KB: In my final year there was going to be a scriptwriting module and I said to my tutor, with respect I’ve done this as a job and I think it’s a bit of a waste of time. Can I do an independent study? And they said, yes, we have this brilliant poet [Michael Bayley] who tutors people. Would you be interested in poetry? I was really playing hard to get and said, well I love reading it but I don’t think I’m a poet. And my tutor said, just go for a week with him, see what you think. It’s seven years this week that I met him and we’ve still got this lovely collaborative relationship. The first poem I ever wrote for him, we met up for the tutorial afterwards and he was very serious. He looked at me and I thought, fuck, it must have been awful. And he said, this is seriously good, send this out. It got taken by London Magazine, the first thing I ever wrote and it’s in my book [Milk Fever] as well, the one called ‘Ice Fishing’. He really loved it and he just encouraged me. He reads every poem that I produce, even now.
VB: It’s funny isn’t it… do women have muses? Is he a muse?
KB: I wouldn’t say he is. He’s sort of like my safety net. If a poem hasn’t been Michaeled I feel it’s no good. It needs to go through him and get the thumbs up or the thumbs down. Sometimes he’ll say, this isn’t quite there, just leave it for a few months, come at it from this angle, or this drafting technique. Everyone needs someone who’s above them on the ladder and who says, come up here, it’s great. I don’t really know any other writers who haven’t got that first reader, who you can stand in front of, kind of naked, and say: I’ve produced this, I don’t know what it is. Could you look at it? Do you still love me? I’m nervous, Michael’s nearly retired now and he wants to do less and less. So I feel like I need to have my eye out. I need to have a writing mummy or daddy, because it can’t always be him, even though it’s been brilliant and I hope it continues as long as it can. It’s frightening. I suppose to acknowledge the need for that is halfway to getting it.
VB: So let me get this straight. After Milk Fever, you did the ‘Snow Queen’ poems [Call Her Alaska] and then you moved onto this new body of work?
KB: The Snow Queen isn’t finished. That was why I was in residency at the Scott Polar Museum [in Cambridge] and that was Arts Council funded. It did produce the exhibition, ‘The Snow Queen Retold’, and there are something like 200 poems in draft. About 30 are done.
You came and I was longing for you.
You cooled a heart that burned with desire.
The Robber Maiden
You were the prettiest little trinket
these sooted eyes had ever seen,
& yet I robbed you
of your defences: laid you
out on a bed of straw, slipped
you dripping from your hood, your furs,
those rabbitskin boots.
You wept when I licked the icedust
glister from your breasts; kissed
your twenty-three ribs; spread
heat & delight between your thighs.
We wintered on whispers &
firelight & my hundred smoky
turtledoves peeping from the rafters
seemed like poets, rolling love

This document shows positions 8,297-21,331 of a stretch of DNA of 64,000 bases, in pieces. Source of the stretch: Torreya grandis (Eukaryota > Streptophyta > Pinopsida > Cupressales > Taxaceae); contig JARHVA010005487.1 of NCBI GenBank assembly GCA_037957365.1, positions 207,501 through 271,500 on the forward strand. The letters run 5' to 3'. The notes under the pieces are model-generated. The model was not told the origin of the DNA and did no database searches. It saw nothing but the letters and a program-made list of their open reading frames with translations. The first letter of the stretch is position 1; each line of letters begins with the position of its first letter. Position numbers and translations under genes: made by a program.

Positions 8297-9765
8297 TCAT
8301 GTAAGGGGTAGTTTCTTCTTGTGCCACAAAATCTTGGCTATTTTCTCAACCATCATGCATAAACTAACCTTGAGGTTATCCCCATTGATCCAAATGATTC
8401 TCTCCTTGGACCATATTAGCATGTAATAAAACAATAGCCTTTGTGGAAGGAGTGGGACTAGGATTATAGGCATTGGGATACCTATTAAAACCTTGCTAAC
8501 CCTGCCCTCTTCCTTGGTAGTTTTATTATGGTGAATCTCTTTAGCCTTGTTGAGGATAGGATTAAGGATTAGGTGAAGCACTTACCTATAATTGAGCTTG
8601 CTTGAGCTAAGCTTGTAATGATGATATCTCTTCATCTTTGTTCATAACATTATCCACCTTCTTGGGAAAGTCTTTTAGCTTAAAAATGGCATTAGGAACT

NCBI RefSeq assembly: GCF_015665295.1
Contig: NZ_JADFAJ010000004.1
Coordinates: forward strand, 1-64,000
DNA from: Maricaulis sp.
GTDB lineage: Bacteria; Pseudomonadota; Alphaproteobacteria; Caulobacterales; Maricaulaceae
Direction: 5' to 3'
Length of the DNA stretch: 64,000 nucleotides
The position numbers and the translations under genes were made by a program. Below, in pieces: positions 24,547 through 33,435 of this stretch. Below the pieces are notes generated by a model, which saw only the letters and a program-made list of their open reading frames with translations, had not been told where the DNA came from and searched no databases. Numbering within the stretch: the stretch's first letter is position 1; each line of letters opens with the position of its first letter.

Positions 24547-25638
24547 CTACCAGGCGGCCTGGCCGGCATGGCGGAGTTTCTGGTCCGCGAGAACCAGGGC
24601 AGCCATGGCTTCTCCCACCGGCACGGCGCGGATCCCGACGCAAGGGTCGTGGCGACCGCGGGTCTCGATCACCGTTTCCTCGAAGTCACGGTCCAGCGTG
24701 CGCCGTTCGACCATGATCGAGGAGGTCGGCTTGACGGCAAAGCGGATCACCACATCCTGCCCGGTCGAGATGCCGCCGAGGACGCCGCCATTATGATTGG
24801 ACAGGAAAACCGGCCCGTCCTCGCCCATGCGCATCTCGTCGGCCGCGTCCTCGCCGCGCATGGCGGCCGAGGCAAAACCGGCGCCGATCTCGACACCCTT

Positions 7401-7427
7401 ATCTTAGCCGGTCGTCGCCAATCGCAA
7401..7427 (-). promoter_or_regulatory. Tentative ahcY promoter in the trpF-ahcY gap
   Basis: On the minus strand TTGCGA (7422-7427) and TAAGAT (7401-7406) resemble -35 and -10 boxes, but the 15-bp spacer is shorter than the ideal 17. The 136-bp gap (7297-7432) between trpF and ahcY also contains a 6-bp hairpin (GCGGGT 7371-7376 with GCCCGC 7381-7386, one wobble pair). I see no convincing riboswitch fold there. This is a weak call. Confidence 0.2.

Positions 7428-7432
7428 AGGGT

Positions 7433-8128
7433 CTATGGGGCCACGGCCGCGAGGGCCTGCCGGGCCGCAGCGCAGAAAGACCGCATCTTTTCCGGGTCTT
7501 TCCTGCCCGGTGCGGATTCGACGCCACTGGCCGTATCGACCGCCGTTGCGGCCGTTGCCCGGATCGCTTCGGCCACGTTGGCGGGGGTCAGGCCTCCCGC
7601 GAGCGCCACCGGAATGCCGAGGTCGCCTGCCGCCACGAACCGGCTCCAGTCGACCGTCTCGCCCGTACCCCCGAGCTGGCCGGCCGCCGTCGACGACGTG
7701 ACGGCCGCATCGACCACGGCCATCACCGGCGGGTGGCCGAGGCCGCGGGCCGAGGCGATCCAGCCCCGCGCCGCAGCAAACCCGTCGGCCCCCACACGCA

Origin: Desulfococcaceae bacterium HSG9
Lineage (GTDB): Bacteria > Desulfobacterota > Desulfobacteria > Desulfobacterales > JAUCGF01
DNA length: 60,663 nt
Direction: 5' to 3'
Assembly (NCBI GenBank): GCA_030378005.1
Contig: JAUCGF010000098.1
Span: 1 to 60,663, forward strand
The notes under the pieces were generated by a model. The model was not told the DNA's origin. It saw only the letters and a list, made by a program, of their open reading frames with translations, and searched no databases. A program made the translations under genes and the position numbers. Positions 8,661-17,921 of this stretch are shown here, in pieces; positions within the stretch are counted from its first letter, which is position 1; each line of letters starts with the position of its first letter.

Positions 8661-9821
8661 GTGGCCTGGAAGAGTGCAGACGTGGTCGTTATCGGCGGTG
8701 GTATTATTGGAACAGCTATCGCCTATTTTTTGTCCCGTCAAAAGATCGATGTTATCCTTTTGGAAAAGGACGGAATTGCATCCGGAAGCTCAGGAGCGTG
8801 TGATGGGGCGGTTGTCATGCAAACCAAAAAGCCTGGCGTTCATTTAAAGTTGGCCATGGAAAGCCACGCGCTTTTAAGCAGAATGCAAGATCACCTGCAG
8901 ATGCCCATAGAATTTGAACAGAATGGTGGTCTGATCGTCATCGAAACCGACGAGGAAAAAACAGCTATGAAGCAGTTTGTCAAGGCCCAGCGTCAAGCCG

on their tongues instead of ashes.
Slipping from her mother’s whiskered
skins, she haunts my tangled forest
dreams, a bandit in snicking
thickets. She creeps under cover
of leafmould, fingerblades grazing
my lips, strips me of my mantle, my kirtle,
those rabbitskin boots.
Pinned between her jack-knifed limbs,
a scent of flame & fury rises from her
skin; her flapping rabble of filthy
mocking birds laughing from the rafters.
Snowmelt: whetted backbone to
aching backbone, I steal from her
choking stranglehold, drag her kicking
heart from its unlocked, bare chest,
spit on the embers of her desire & flee.
VB: How many poems are you looking to have?
KB: Probably 50 to 60 so I’m way over. I’ve got the luxury of choosing. But I had a bit of a blip. It was in 2014 in the spring, just a bit of a mental blip and needed to take time out. I couldn’t write anything for three to six months but I was still at the Museum, and it was quite difficult because I was almost pretending everything was fine. But I wasn’t producing, although I was doing all of the research. I was loosely following the journey that Gerda makes in the fairy tale but sometimes I put quite a feminist slant on it, sometimes quite a Sapphic slant with her and the Robber Girl. I did my research trip to Finland and it was almost like I was taking in so much information and possibilities that I couldn’t hone it down. All of my notebooks are just full. About a year ago I went through them and typed up everything I could, so it is a more manageable beast now.
VB: What was the first thing that drew you towards ‘The Snow Queen’?
KB: When I was seven, my dad went to Denmark on a business trip and he bought me a version of the book back. I just fell in love with the pictures, the one of the Robber Girl in particular. Because they terrified me but they excited me at the same time. So there was quite a wicked pleasure to it.
VB: There is something about the Snow Queen. What is it about her?
KB: I assume, with my Jungian head on, that she is an archetype in all of us, scares all of us, and we think she’s going to kiss us and we’ll freeze. I don’t know.
VB: I think she’s somewhere between being scary and comforting. She’s the cold mother. There’s the possibility of the maternal and of patronage… but there’s also something vicious as well. This is what interests me about poetry. I can get my head around a novel of the ‘Snow Queen’ or an analysis of it. But poetry — it seems to me a strange way of saying that what you want to say isn’t easily said.
KB: I feel a real chiming with the fairy tale and I think I’m all the characters in it as well, like in a dream. I can be icy and distant when I’m into my work, and I could attach my sledge to an idea and go racing off without thinking.
VB: So you were working on Call Her Alaska, and then the poems on the islands came along?